This longitudinal study aimed to investigate the predictive factors of suicidal ideation during the second lockdown in Greece. The respondents presented a 4.32% suicidal ideation in the second lockdown, which did not differ significantly to the initial 4.81%. Anxiety, depression, suicidal ideation during the first lockdown and living with a person with frail health and vulnerable for COVID-19 severe infection emerged as significant risk factors for suicidal ideation during the second lockdown, after controlling for gender, age, and mental health history. Depression was found as the only significant prognostic factor for suicidal ideation incidence of the second lockdown.


Subject(s)
Anxiety/psychology , COVID-19/psychology , Depression/psychology , Stress, Psychological , Suicidal Ideation , Suicide, Attempted/psychology , Suicide/psychology , Adult , Anxiety Disorders/epidemiology , Anxiety Disorders/psychology , COVID-19/epidemiology , Communicable Disease Control , Depression/epidemiology , Greece/epidemiology , Humans , Longitudinal Studies , Male , Mental Health , Middle Aged , Prevalence , Risk Factors , SARS-CoV-2 , Suicide/statistics & numerical data , Suicide, Attempted/statistics & numerical data
13.
Stroke ; 52(5): e117-e130, 2021 05.
Article in English | MEDLINE | ID: covidwho-1195876
15.
Front Cardiovasc Med ; 8: 649922, 2021.
Article in English | MEDLINE | ID: covidwho-1186796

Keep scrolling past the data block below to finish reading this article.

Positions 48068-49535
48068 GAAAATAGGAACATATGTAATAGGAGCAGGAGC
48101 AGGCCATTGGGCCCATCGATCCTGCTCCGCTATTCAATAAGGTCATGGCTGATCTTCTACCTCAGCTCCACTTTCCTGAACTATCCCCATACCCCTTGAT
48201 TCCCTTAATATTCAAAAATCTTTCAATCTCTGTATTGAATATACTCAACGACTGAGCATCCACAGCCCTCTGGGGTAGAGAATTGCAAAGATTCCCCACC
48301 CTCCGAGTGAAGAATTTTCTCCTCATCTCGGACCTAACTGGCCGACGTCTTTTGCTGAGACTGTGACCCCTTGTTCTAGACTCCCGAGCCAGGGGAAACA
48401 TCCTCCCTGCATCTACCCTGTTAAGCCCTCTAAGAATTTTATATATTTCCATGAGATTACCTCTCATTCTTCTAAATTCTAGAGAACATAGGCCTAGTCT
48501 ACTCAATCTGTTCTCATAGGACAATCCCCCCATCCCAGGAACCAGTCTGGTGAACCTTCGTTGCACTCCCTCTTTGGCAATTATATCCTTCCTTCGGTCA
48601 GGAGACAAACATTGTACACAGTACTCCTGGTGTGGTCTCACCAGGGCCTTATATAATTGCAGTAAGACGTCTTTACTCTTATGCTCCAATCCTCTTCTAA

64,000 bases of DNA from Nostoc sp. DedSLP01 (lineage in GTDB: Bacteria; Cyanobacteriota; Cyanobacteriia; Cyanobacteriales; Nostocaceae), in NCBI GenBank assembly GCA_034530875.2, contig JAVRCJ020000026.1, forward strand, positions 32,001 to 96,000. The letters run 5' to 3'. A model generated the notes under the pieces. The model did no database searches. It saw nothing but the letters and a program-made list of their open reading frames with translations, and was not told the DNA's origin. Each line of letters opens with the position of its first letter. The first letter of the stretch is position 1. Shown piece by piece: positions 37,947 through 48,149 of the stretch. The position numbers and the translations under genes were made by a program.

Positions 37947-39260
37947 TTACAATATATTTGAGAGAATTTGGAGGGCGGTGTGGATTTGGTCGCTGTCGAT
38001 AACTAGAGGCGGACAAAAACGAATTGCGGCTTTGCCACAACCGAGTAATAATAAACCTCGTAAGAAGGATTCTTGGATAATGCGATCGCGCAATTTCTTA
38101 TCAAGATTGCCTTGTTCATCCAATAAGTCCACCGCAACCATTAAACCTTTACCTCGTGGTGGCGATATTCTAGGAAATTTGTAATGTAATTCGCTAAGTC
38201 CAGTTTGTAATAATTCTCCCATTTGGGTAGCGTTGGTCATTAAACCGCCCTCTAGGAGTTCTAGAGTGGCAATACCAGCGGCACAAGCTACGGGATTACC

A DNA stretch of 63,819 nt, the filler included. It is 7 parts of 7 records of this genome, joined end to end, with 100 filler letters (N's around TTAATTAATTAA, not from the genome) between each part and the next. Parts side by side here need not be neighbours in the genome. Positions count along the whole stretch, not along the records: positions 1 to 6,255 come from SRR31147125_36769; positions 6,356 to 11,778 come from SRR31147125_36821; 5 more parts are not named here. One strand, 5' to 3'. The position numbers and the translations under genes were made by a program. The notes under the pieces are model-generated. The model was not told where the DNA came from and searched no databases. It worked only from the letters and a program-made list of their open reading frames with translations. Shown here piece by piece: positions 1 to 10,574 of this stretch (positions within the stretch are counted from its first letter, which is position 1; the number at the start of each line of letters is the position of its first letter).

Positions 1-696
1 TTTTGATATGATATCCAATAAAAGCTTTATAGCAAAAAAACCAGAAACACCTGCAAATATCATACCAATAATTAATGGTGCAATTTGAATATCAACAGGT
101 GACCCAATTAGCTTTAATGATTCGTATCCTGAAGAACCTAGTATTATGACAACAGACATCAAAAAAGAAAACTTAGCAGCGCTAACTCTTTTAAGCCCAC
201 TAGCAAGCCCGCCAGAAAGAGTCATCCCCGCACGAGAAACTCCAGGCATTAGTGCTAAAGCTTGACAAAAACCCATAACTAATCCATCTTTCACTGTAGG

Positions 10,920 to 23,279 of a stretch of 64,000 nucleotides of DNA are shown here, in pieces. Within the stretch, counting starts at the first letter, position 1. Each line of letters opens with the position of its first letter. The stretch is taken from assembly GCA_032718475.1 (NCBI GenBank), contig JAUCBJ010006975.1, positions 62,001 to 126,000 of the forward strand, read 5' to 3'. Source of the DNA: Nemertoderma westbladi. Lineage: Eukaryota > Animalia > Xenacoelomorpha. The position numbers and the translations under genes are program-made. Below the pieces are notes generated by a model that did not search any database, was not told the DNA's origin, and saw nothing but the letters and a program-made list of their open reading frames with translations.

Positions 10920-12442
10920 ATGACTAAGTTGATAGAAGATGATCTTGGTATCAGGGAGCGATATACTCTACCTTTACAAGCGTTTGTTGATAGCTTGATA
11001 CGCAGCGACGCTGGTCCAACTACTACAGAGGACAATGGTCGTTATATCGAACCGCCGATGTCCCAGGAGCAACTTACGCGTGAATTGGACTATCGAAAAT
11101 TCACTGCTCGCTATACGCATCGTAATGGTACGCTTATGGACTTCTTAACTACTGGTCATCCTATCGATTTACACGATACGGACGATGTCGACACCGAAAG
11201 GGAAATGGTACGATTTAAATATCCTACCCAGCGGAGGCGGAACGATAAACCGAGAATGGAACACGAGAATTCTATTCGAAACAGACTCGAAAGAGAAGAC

ABSTRACT

Since the early days of the pandemic, there have been several reports of cerebrovascular complications during the severe acute respiratory syndrome coronavirus 2 (SARS-CoV-2) infection. Numerous studies proposed a role for SARS-CoV-2 in igniting stroke. In this review, we focused on the pathoetiology of stroke among the infected patients. We pictured the results of the SARS-CoV-2 invasion to the central nervous system (CNS) via neuronal and hematogenous routes, in addition to viral infection in peripheral tissues with extensive crosstalk with the CNS. SARS-CoV-2 infection results in pro-inflammatory cytokine and chemokine release and activation of the immune system, COVID-19-associated coagulopathy, endotheliitis and vasculitis, hypoxia, imbalance in the renin-angiotensin system, and cardiovascular complications that all may lead to the incidence of stroke. Critically ill patients, those with pre-existing comorbidities and patients taking certain medications, such as drugs with elevated risk for arrhythmia or thrombophilia, are more susceptible to a stroke after SARS-CoV-2 infection. By providing a pictorial narrative review, we illustrated these associations in detail to broaden the scope of our understanding of stroke in SARS-CoV-2-infected patients. We also discussed the role of antiplatelets and anticoagulants for stroke prevention and the need for a personalized approach among patients with SARS-CoV-2 infection.